The Group’s businesses, financial conditions, results of operations and growth prospects may be affected by risks and uncertainties directly or indirectly pertaining to the Group’s businesses. The risk factors set out below are those that could result in the Group’s businesses, financial conditions, results of operations or growth prospects differing materially from expected or historical results. Such factors are by no means exhaustive or comprehensive, and there may be other risks in addition to those shown below which are not known to the Group or which may not be material now but could turn out to be material in the future.

Property Developments

There exist general risks inherent in property development and in the ownership of properties, including, among other things, rising construction costs, risks that financing for developments may not be available on favourable terms, that construction may not be completed on schedule or within budget especially due to issues such as aging workforce, labour shortage, skills mismatch and succession gap as well as the escalation of material prices, that long-term financing may not be available on completion of construction, that developed properties may not be sold or leased on profitable terms, that there will be intense competition from other developers or property owners which may lead to vacant properties or an inability to sell or rent properties on favourable terms, that purchasers or tenants may default, that properties held for rental purpose will need to be renovated, repaired and re-let on a periodic basis, that it may not be possible to renew leases or re-let spaces when existing leases expire, and that the property market conditions are subject to changes in environmental laws and regulations and zoning laws and other governmental rules and fiscal policies. Property values and rental values are also affected by factors such as the changes in the relationships between countries or sovereign states, the state of the local economy, political and societal developments, governmental regulations and changes in planning or tax laws, levels of interest rates and consumer prices, the overall supply of properties, and the imposition of governmental measures to dampen property prices. Taxes, levies, stamp duties and similar taxes or charges payable for the vacancy of first-hand private residential units, the property management services, the sale or transfer of residential properties, as well as policies and rules on profit repatriation may be imposed by the relevant authorities from time to time.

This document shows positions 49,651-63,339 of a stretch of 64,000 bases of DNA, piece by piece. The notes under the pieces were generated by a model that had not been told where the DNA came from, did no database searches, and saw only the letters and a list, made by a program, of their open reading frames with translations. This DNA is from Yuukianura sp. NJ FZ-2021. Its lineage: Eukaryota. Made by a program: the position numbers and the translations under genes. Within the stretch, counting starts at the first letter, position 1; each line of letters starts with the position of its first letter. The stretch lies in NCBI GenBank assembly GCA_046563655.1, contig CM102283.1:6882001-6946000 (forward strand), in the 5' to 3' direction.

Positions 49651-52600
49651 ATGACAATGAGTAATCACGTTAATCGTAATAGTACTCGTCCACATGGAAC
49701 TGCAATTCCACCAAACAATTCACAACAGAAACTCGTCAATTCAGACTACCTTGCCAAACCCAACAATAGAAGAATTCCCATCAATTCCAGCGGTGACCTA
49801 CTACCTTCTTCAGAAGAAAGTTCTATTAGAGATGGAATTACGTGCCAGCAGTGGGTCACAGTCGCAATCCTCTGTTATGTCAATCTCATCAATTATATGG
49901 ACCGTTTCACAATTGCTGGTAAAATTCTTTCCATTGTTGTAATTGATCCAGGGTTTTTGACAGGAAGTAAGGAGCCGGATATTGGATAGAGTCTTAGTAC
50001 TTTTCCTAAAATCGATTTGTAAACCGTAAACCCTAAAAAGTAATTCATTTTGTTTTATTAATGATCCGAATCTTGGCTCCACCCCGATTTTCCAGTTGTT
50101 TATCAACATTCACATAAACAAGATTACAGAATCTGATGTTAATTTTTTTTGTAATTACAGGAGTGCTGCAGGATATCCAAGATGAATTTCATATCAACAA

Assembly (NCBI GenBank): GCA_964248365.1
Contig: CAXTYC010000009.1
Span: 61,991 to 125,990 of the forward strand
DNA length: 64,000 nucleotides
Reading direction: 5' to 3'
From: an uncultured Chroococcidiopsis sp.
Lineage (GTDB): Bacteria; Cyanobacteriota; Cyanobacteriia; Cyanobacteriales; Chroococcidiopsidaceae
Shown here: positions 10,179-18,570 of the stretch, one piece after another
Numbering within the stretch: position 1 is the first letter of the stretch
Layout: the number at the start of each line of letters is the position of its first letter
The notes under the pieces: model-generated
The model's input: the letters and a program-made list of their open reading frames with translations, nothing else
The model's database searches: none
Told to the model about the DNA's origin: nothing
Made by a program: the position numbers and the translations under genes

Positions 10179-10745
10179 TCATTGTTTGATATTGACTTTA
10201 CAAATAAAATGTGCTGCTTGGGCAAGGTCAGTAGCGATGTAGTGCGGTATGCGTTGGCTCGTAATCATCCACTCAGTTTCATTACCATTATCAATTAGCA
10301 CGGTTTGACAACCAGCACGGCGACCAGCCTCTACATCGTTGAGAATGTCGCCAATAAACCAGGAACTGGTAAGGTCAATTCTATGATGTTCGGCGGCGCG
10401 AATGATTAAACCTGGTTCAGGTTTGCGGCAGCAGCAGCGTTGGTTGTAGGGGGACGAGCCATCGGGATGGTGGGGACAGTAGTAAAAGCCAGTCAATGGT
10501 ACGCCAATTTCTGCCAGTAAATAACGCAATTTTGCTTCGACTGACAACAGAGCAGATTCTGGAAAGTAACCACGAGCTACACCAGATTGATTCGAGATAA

Investment in property is generally illiquid, which may limit the ability of the Group to timely monetise property assets.

Supply of land is subject to the development of land policies in different markets. Acquisition of land in Hong Kong, the Mainland and overseas markets may be subject to various regulatory requirements or restrictions as well as changes in demand and supply dynamics. Future growth prospects of the property development business are therefore affected by the availability and price levels of prime sites in Hong Kong, the Mainland and overseas markets.

The Group may be subject to fines or sanctions if it does not pay land premiums or does not develop properties according to the terms of the land grant documents. Under the Mainland laws and regulations relating to idle land, if a developer fails to develop land according to the terms of the land grant contracts (including but not limited to, the payment of fees, the designated uses of land and the time for commencement and completion of development of the land), the relevant authorities may issue a warning to or impose a fine on the developer or require the developer to forfeit the land use rights. Any violation of the terms of the land grant contracts may also restrict a developer’s ability to participate, or prevent it from participating, in future land bidding. Furthermore, there are specific requirements regarding idle land and other aspects of land use rights grant contracts in many cities on the Mainland, and the local authorities are expected to enforce such rules in accordance with the instructions from the central government of the Mainland.

Circumstances leading to the repossession of land or delays in the completion of a property development may arise and if the Group’s land is repossessed, the Group will not be able to continue its property development on the forfeited land, recover the costs incurred for the initial acquisition of the repossessed land or recover development costs and other costs incurred up to the date of the repossession. Furthermore, regulations relating to idle land or other aspects of land use rights may become more restrictive or punitive in the future. If the Group does not comply with the terms of any land use rights grant contracts as a result of delays in project development, or as a result of other factors, the Group may lose the opportunity to develop the project, as well as its past investments in the land, which may materially and adversely impact its businesses, financial conditions, results of operations or growth prospects.

Properties could suffer physical damage by fire or other causes and the Group may be exposed to any potential risks associated with public liability claims, resulting in losses (including loss of rent and value of properties) which may not be fully compensated for by insurance proceeds, and such events may in turn affect the Group’s financial conditions or results of operations. There is also the possibility of other losses for which the Group may not obtain insurance at a reasonable cost or at all. Should an uninsured loss or a loss in excess of insured limits occur, payment of compensation may be required and this may affect the returns on capital invested in that property. The Group would also remain liable for any debt or other financial obligation, such as committed capital expenditures, related to that property. In addition, insurance policies will have to be renewed every year and acceptable terms for coverage will have to be negotiated, thus exposing the Group to the volatility of the insurance markets, including the possibility of rate increases. Any such factors may adversely affect the Group’s businesses, financial conditions, results of operations or growth prospects.